A CFL as Art


I'm always interested to see what is coming out of the European market…especially in the realm of lighting. Take for example the Plumen, a wonderful reinterpretation of the standard CFL lamp. They have taken what has been the standard swirly ice cream cone shaped lamp that is now been the American industry standard for years and turn it into something rather beautiful. The glass tubing is been elongated and flows away from the socket like the plumage of a bird. No longer does the CFL have to hide behind some sort of shade material, now it can be loud and proud saying, “Here I am, take a look”.

The first Plumen lamp was added to the permanent collection at MoMA (Museum of Modern Art) in New York, and the second was featured at the Victoria and Albert museum in London. How often does a light bulb make it into a museum?

For a while there was only a 220 V version of lamp available for those people fortunate to be living in Europe. Now a 120 V version has been introduced for the US market. You can adopt some of your own at Hand-Eye Supply (info@handeyesupply.com), located in Portland, Oregon.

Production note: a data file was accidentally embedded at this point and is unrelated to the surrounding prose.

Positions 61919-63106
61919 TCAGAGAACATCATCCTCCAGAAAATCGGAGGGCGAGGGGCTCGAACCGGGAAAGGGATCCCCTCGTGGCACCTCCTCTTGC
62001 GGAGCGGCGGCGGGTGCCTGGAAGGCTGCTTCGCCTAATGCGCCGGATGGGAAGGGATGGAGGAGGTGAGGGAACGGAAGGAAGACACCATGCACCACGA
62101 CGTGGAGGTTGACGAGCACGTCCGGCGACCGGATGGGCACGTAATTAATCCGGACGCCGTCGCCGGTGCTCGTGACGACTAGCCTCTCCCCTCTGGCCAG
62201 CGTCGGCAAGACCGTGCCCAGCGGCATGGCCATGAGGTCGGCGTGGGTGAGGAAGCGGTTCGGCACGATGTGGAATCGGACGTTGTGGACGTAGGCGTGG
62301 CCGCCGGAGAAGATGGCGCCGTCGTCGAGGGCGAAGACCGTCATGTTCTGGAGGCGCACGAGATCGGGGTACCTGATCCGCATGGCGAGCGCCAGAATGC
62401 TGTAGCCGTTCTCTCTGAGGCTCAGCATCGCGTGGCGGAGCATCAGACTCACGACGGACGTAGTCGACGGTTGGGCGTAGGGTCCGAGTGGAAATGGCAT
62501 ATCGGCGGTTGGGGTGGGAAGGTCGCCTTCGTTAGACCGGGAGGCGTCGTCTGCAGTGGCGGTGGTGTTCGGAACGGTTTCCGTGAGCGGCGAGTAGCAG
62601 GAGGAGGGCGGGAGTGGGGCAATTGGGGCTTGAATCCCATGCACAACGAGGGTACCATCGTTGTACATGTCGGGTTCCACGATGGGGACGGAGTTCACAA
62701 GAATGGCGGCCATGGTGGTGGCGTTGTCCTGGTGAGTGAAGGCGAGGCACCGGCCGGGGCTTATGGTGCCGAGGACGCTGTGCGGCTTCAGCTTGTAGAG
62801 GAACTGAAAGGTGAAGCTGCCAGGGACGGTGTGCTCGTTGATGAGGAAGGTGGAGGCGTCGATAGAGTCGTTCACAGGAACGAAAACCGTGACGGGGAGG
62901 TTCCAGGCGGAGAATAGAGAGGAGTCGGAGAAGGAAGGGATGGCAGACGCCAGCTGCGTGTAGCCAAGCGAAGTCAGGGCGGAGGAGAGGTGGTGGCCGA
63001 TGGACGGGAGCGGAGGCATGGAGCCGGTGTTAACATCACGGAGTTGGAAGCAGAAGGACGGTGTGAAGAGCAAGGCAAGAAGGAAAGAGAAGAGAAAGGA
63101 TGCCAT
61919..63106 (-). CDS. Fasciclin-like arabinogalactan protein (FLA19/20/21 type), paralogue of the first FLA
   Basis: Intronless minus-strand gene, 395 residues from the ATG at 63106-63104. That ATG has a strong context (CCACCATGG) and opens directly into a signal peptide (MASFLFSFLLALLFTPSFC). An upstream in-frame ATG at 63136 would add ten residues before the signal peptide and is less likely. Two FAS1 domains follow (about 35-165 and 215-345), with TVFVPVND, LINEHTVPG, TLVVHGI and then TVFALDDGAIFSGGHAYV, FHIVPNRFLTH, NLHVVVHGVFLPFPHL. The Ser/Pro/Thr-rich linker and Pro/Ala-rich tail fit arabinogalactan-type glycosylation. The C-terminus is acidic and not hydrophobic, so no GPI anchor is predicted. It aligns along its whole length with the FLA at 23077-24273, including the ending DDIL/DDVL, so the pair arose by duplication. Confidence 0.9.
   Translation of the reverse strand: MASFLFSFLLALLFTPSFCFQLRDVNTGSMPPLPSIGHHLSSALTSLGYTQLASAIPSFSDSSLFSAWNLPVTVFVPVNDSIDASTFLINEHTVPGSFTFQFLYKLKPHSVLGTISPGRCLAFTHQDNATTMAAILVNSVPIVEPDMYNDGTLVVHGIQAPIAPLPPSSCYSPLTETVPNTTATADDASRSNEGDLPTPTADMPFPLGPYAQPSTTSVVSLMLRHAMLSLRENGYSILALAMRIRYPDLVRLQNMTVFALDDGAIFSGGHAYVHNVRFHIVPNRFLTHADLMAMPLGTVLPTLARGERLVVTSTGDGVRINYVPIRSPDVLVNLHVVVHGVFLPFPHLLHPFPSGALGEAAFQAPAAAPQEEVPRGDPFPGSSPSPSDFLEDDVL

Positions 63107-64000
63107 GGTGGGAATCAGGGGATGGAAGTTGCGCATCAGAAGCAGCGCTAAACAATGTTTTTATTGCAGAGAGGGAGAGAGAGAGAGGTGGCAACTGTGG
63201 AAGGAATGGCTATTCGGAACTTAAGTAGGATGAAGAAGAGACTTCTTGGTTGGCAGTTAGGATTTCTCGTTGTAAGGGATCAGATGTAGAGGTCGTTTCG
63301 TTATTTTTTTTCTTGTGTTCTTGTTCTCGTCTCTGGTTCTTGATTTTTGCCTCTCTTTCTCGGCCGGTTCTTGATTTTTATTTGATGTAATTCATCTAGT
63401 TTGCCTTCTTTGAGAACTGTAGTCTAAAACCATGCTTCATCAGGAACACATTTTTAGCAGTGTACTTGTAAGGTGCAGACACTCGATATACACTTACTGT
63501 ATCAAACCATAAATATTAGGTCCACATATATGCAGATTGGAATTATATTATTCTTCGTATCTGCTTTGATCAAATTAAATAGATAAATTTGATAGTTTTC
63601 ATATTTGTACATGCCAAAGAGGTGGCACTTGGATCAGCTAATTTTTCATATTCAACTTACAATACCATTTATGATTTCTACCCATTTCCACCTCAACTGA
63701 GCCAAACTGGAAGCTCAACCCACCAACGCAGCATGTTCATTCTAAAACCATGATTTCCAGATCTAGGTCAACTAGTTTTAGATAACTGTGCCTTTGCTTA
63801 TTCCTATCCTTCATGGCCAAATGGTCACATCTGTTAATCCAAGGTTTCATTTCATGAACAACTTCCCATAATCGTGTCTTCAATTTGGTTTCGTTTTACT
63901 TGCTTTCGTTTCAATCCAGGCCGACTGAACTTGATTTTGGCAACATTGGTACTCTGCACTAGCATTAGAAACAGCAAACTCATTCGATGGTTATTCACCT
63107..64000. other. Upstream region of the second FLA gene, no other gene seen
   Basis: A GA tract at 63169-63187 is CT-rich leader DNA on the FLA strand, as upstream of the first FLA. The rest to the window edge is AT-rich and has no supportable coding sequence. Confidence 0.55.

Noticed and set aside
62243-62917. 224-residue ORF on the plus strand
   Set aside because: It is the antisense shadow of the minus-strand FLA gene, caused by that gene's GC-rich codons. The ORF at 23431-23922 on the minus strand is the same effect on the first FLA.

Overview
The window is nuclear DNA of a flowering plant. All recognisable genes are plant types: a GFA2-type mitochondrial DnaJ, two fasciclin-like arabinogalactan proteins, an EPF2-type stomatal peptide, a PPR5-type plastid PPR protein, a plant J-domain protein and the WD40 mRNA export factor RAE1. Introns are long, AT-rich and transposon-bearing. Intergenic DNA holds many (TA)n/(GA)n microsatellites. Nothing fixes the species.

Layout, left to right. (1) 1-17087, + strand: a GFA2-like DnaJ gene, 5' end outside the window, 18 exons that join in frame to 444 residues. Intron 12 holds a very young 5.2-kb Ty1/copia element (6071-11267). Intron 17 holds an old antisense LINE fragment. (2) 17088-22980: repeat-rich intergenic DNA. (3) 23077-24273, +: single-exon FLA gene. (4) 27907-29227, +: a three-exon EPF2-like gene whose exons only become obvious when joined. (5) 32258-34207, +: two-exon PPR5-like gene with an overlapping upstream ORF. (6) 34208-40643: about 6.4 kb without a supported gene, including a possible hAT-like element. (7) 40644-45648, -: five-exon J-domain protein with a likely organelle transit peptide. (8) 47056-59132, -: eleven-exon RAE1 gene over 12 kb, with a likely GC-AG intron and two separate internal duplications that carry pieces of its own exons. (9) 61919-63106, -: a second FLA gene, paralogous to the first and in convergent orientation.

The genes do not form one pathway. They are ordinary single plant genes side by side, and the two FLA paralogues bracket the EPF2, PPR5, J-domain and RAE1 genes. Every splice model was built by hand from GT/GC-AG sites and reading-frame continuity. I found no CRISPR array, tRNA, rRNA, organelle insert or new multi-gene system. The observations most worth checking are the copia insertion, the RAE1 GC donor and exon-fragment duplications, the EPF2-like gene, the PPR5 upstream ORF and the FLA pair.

I'm excited to see what lighting designers and manufacturers made do to incorporate this lamp into their designs. While the Plumen lamp by itself is pretty beautiful, the idea of suspending it within a glass cylinder or perhaps used in multiples gives me a lot of hope for the lowly CFL.

It's pretty exciting for me to see something reinvented. My hat is off to Samuel Wilkinson, who designed the Plumen lamp and the people at HULGER, a forward thinking London based company, who developed it and brought it to market.

Whoever thought a CFL could be downright charming?